What You Should Know About the Pregnancy Discrimination Act

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A pregnant woman in a workplace experiencing discrimination.If you are pregnant and working, you may have questions about what your rights are as an employee. Certain stages of your pregnancy might make the demands of your job more challenging or impossible. Fortunately, there are a number of laws at the state and federal level that provide protections for pregnant workers.

What Is the Pregnancy Discrimination Act?

The Pregnancy Discrimination Act (PDA) passed in 1978 to amend Title VII of the Civil Rights Act of 1964. Discrimination in the workplace on the basis of pregnancy, childbirth, or medical conditions that are related is a form of sex discrimination and it is generally unlawful under the PDA. The main standard of the PDA is that employers must treat pregnant employees and non-pregnant employees the same if they are similar in their ability or inability to work.

To Whom Does the PDA Apply?

Employers that have 15 or more employees are subject to the PDA. The PDA applies not only to pregnant women, but women facing multiple pregnancy-related circumstances, including:

  • Pregnancy,
  • Intention to get pregnant,
  • Conditions related to pregnancy,
  • Termination of a pregnancy, or
  • Intention to terminate a pregnancy.

It is also unlawful for your employer to discriminate against you for being unmarried while pregnant.

What Is Discrimination Under the PDA?

Pregnancy discrimination is not limited to getting fired for being pregnant. Discrimination based on pregnancy or a circumstance related to pregnancy can take many forms under the PDA, including:

  • Termination,
  • Demotion,
  • Refusal to promote,
  • Refusal to hire,
  • Refusal to train,
  • Reduction in pay
  • Denial of benefits non-pregnant employees with the same abilities or limitations receive, and
  • Harassment.

Termination, demotion, refusal to hire, and denying work-related benefits are called “adverse employment decisions.” If you can perform the major functions of your job while pregnant or dealing with a pregnancy-related circumstance, your employer cannot make an adverse employment decision against you for pregnancy-related reasons.

Does My Employer Have to Accommodate My Pregnancy-Related Limitations?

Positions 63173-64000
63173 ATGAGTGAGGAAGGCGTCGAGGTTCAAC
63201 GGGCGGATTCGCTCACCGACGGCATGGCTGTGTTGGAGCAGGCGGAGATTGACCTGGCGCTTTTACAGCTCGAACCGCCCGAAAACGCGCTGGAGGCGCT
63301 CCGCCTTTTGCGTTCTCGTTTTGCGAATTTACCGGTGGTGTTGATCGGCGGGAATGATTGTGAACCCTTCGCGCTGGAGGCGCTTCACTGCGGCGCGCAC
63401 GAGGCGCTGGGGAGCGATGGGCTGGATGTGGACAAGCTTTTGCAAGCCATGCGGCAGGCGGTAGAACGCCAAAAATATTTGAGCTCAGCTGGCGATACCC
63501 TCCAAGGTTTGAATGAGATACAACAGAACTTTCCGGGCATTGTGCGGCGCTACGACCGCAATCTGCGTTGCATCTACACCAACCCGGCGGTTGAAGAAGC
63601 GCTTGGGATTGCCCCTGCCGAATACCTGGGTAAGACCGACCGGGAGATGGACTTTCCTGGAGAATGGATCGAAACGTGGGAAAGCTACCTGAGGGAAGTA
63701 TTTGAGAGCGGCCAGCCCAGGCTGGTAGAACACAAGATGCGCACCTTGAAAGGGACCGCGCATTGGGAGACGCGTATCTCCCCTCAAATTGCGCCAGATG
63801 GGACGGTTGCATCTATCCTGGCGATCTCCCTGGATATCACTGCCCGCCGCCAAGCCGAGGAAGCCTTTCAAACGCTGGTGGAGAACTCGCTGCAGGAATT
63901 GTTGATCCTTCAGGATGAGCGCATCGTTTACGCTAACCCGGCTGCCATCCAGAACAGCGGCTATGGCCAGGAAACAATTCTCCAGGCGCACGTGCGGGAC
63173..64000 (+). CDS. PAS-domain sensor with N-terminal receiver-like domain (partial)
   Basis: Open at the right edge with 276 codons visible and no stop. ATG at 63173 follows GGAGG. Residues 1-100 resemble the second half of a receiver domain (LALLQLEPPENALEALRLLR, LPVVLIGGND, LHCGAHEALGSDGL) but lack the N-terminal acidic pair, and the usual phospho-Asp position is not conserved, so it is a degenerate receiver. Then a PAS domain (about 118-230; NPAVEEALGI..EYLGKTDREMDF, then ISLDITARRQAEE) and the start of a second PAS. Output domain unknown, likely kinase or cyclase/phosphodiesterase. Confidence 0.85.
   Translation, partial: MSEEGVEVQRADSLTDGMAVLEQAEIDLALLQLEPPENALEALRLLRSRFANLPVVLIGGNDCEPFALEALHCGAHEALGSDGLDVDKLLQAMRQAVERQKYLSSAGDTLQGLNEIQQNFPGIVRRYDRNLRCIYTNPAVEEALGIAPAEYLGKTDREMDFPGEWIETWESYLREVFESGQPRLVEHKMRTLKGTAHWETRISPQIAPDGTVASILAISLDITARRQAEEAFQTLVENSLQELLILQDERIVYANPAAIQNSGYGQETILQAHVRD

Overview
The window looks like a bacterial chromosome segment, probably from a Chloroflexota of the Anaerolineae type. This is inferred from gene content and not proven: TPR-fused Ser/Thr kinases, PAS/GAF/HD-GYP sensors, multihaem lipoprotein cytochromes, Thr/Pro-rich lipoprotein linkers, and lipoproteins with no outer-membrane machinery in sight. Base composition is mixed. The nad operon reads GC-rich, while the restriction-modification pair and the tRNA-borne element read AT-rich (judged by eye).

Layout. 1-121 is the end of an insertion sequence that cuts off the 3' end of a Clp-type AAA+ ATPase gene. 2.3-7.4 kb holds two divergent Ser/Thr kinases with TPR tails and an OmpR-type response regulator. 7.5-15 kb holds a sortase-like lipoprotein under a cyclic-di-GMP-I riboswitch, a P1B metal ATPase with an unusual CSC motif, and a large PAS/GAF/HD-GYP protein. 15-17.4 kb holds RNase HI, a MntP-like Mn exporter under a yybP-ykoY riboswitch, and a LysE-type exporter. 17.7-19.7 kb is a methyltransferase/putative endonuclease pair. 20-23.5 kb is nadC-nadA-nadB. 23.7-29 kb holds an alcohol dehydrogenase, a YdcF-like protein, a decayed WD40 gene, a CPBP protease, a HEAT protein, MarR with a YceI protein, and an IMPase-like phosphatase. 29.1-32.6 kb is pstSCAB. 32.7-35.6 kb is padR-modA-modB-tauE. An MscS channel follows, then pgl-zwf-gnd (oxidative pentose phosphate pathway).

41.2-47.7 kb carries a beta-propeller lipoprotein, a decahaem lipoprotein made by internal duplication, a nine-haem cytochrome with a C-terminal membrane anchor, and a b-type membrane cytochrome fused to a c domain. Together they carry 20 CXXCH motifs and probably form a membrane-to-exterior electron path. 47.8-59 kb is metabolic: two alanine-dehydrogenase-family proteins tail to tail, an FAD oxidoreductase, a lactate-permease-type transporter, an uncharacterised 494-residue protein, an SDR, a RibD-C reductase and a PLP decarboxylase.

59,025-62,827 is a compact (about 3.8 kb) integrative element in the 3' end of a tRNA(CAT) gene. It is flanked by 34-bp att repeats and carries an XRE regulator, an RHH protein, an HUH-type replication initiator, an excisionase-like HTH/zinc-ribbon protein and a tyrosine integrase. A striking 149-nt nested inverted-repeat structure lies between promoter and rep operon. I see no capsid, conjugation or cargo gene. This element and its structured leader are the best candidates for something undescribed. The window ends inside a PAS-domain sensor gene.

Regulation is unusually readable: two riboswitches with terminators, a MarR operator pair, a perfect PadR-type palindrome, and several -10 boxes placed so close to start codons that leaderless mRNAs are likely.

Sometimes. Pregnancy can come with many changes or complications that hinder your ability to do your job like before. As your pregnancy progresses, you may not be able to meet the same physical demands you once could. If the major functions of your job do not require you to meet physical demands you cannot perform while pregnant, or if a non-pregnant coworker is similarly limited and has been given work accommodations, your employer’s denial of accommodations for you is likely unlawful. Remember, the main standard under the PDA is whether a non-pregnant employee with the same limitations or abilities would be treated the same way.

While pregnancy is not a disability, some pregnancy-related conditions may qualify as disabilities under the Americans with Disabilities Act (ADA). If you have gestational diabetes, pregnancy-related carpal tunnel syndrome, or some other pregnancy-related medical condition that hinders your work, your employer may have to give you reasonable accommodations, per the ADA, to help you do your job. These accommodations may include less standing, less lifting, and more frequent bathroom breaks. Your employer does not have to give you accommodations if they would create an undue hardship, meaning they are significantly difficult or expensive.

Taking Time Off Due to Pregnancy-Related Circumstances

If you need to take time off for pregnancy-related matters and time off would be available to a non-pregnant employee with similar needs, your employer must give you time off under the PDA. Your employer can require you to follow the same time off request procedures a non-pregnant employee must follow (e.g., a doctor’s note), but nothing more.